Medicines Act 1968 – Section 64 (1) No person shall, to the prejudice of the purchaser, sell any medicinal product which is not of the nature or quality demanded by the purchaser. Section 64(1): Slide 7 Where a medicinal product is sold or supplied in pursuance of a prescription given by a practitioner, the preceding provisions of this section shall have effect as if: (a) in those provisions any reference to sale included a reference to supply and (except as provided by the following paragraph) any reference to the purchaser included a reference to the person (if any) for whom the product was prescribed by the practitioner, and (b) in subsection (1) of this section, for the words “demanded by the purchaser”, there were substituted the words “specified in the prescription”. However, it is important to examine the wording of this subsection of the 1968 Act with reference to the activity of pharmacists at the time the Act was written and section 64(5) provides some further clarification:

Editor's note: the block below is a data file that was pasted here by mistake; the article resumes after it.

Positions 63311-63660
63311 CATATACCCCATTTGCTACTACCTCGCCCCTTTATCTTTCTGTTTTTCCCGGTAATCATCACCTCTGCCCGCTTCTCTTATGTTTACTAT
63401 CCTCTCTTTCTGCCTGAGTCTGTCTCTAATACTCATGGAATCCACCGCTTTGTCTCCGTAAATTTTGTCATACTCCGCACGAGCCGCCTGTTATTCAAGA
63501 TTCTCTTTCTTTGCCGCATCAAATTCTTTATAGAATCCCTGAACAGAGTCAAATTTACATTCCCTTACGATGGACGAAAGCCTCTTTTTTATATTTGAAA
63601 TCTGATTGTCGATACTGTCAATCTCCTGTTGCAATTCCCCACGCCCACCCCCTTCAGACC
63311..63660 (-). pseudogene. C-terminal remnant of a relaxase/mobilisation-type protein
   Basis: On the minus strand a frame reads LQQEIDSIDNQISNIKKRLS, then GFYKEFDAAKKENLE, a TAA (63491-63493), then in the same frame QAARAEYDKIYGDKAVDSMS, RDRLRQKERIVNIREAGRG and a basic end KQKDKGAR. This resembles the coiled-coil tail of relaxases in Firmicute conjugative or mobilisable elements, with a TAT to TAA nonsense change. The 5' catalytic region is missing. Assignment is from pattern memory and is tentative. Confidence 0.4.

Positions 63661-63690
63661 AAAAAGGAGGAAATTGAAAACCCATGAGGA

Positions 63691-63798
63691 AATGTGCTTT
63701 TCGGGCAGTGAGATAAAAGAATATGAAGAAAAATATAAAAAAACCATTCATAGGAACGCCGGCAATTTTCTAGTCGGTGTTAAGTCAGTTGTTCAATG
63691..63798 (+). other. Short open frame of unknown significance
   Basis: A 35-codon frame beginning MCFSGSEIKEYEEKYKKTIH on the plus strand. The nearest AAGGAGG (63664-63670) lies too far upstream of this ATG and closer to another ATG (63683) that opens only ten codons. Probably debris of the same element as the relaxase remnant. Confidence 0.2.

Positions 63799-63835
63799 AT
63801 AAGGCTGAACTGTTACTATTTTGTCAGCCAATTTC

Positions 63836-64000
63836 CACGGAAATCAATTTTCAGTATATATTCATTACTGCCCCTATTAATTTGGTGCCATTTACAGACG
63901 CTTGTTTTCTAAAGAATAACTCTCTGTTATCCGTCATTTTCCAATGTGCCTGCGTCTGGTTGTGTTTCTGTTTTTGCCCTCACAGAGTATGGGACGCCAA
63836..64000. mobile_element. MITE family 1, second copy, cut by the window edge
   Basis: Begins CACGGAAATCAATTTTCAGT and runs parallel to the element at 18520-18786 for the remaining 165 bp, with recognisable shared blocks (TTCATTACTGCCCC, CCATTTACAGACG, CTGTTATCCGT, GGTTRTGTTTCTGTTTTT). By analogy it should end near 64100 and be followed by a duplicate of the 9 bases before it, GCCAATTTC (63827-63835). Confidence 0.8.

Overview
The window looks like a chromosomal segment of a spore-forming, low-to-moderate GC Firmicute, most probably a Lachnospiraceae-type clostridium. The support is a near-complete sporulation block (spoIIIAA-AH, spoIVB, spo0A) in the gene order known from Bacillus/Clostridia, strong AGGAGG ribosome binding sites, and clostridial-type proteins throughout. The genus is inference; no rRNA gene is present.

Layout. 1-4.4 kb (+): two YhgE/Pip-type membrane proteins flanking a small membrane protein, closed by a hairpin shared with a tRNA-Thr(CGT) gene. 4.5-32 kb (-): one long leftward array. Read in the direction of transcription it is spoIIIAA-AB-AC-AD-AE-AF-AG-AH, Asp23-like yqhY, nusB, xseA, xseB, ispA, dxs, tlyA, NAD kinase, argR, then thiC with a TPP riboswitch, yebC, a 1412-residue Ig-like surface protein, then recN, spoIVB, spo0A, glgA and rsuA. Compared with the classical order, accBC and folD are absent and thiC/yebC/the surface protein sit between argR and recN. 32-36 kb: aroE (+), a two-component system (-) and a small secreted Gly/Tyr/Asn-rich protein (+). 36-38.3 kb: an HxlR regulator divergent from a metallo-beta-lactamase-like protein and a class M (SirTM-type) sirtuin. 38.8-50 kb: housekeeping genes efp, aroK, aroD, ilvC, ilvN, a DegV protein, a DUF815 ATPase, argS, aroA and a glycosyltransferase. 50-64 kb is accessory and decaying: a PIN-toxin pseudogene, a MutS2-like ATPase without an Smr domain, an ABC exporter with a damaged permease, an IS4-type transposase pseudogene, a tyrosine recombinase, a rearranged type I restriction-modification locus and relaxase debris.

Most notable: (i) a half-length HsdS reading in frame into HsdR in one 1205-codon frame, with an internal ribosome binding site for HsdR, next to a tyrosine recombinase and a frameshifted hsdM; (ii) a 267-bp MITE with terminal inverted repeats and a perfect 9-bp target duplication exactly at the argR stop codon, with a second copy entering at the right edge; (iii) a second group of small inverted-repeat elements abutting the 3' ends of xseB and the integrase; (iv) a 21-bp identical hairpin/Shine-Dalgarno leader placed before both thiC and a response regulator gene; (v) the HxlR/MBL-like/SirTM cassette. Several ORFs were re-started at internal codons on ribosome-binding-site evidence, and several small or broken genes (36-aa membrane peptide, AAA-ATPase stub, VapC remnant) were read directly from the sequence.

Medicines Act 1968 – Section 64 (2) The compounding of a medicinal product which contains twenty-times the amount of chloroform required could reasonably easily be argued to be contrary to section 64 of the Medicines Act The supply of sertraline, a prescription only medicine, without the authority of a prescription from an appropriate prescriber (or under the provision of the emergency supply rules) is illegal (as although there was a prescription, it was for another medicinal product; spironolactone). However, this is covered by a different section of the Medicines Act 1968 (section 58) and not the section the charges were brought under (section 64). Slide 8 Turning to the Prestatyn case, the process requires a little more examination. In this case, the quality of the product as such was not in question, although the supply of a different medicinal product was still illegal.